Whichever side of the subjective city-versus-rural debate you’re on, the objective laws of thermodynamics dictate that cities lose on at least one front: They tend to get insufferably hotter, more so than surrounding rural areas. That’s thanks to the urban heat-island effect, in which buildings and roads readily absorb the sun’s energy and release it well into the night. The greenery of rural areas, by contrast, provides shade and cools the air by releasing water.
Climate change is making the urban heat-island effect all the more dire in cities across the world, and it’s only going to get worse. Like, way worse. An international team of researchers has used a new modeling technique to estimate that by the year 2100, the world’s cities could warm by as much as 4.4 degrees Celsius on average. For perspective, that figure obliterates the Paris agreement’s optimistic goal for a global average temperature rise of 1.5 degrees C from preindustrial levels. In fact, the team’s figure more than doubles the agreement’s hard goal of limiting that global rise to no more than 2 degrees C.
Up until this point, global climate models have tended to snub urban areas, and for good reason, as they make up just 3 percent of the planet’s land surface. Cities are but a blip. Researchers are more interested in the dynamics of things like the ocean, ice, and air currents. “We're closing this kind of gap,” says Lei Zhao, a climate scientist at the University of Illinois at Urbana-Champaign and lead author on a recent paper published in Nature Climate Change describing the modeling. “We provide urban-specific projections for the future.”
His team’s model suggests that hotter cities could be catastrophic for urban public health, which is already suffering from the effects of increasing heat. Between 2000 and 2016, according to the World Health Organization, the number of people exposed to heat waves jumped by 125 million, and extreme heat claimed more than 166,000 lives between 1998 and 2017. And while at the moment half the world’s population lives in urban areas, that proportion is expected to rise to 70 percent by 2050, according to the authors of this new paper. People in search of economic opportunity are unknowingly rushing into peril.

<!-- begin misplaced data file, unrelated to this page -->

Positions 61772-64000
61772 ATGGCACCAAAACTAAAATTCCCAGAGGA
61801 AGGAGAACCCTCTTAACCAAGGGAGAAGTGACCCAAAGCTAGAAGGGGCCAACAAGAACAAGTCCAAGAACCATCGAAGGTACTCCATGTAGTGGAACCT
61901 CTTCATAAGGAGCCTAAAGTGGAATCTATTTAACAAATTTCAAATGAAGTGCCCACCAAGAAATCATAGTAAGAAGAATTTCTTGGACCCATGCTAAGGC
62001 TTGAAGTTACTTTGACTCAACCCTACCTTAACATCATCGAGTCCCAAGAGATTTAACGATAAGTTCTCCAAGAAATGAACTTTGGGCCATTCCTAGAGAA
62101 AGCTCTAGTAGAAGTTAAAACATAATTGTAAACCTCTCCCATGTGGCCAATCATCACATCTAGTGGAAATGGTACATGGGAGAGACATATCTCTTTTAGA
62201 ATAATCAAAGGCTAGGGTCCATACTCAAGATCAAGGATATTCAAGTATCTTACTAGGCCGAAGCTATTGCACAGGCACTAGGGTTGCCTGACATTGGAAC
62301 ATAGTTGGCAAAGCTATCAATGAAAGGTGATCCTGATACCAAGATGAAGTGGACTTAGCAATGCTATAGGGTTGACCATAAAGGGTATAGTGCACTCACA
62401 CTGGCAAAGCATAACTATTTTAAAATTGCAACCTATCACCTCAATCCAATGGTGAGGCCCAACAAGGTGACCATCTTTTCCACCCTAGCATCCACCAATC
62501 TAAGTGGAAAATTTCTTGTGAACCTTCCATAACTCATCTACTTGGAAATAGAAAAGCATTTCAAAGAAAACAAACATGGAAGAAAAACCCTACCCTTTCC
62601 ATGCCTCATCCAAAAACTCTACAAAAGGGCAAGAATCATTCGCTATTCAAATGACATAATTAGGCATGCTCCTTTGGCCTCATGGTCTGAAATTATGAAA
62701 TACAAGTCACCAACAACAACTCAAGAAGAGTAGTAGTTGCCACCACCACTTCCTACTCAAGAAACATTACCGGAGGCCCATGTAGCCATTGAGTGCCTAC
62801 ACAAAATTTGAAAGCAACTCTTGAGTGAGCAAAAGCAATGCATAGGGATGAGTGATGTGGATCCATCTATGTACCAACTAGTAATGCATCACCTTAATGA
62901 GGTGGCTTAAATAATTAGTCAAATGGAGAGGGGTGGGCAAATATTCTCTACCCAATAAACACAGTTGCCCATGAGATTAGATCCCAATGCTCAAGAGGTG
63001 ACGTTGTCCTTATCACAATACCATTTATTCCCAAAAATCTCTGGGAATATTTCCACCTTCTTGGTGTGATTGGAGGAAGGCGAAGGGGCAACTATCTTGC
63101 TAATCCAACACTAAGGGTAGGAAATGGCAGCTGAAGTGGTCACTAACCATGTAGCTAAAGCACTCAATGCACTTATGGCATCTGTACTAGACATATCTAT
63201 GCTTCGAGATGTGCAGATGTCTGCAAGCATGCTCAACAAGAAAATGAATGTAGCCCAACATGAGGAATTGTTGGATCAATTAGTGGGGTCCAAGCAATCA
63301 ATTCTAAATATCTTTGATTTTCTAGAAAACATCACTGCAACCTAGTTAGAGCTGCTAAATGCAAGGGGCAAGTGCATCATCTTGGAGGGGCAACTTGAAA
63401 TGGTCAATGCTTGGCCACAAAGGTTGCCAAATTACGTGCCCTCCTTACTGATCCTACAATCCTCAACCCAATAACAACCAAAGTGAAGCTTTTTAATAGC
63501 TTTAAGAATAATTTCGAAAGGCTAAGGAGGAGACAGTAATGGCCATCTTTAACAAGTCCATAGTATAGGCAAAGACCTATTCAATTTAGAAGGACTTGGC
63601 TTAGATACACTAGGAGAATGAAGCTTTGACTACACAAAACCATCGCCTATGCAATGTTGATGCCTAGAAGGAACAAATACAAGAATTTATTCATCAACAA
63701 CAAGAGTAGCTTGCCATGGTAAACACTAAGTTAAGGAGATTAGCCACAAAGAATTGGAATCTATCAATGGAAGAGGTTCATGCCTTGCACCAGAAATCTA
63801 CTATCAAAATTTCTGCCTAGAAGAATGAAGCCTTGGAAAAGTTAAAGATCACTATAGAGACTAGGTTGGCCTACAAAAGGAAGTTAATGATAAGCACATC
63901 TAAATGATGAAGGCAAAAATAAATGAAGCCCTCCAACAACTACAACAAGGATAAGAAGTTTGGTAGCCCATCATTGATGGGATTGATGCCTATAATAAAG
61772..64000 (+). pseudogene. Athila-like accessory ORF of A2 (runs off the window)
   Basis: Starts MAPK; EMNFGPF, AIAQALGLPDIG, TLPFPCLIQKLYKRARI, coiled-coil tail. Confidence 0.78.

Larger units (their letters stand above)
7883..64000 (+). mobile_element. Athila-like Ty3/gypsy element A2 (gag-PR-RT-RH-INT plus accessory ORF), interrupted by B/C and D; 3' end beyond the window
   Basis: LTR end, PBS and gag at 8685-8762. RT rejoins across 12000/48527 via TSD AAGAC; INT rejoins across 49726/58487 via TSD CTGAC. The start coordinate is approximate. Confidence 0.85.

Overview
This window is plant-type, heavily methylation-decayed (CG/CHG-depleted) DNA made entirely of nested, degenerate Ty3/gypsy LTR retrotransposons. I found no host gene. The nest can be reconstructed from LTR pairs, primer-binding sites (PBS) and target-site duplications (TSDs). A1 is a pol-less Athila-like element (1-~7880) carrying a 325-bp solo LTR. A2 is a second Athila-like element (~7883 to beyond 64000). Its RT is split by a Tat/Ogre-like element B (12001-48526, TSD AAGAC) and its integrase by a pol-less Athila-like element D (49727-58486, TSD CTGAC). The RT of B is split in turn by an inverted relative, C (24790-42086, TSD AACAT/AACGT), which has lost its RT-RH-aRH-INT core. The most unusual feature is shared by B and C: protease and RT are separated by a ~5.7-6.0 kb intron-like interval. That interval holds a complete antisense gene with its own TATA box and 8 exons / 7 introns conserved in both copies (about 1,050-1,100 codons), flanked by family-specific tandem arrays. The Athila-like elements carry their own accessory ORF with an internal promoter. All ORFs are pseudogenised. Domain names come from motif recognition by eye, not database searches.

“When I read these papers, I just don't know what's wrong with humanity, to be honest with you. Because this is like the same song being sung by different people,” says climate scientist Camilo Mora of the University of Hawaii at Manoa, who wasn’t involved in the work. “Come on, man! When are we going to get serious about this problem? This is another person ringing the bell. We just for some reason refuse to hear this thing.”
To calculate how much city temperatures might rise, Zhao and his colleagues from a number of institutions, including Princeton University and Lawrence Berkeley National Laboratory, built a statistical model for the climate of urban regions, focusing on changing temperatures and humidities. These two factors are the conspiring menaces of extreme heat: Our bodies respond to high temperatures by perspiring, which is more fancily known as evaporative cooling. But humidity makes this process less efficient, because the more moist the air is, the less readily it accepts evaporating sweat from our bodies. That’s why humid heat feels so much more uncomfortable than dry heat.
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Heat and humidity are not only uncomfortable; they can be dangerous. Mora has identified 27 ways heat can kill a person. When your body detects that it’s overheating, it redirects blood from the organs at your core to your skin, thus dissipating more heat into the air around you. (This is why your skin turns red when you’re hot.) In extreme heat, this can spiral out of control, resulting in ischemia, or the critically low flow of blood to the organs. This can damage crucial organs like the brain or heart. In addition, a high body temperature can cause cell death, known as heat cytotoxity. Humidity compounds the risk of overheating and organ failure, since you can’t sweat as efficiently to cool down.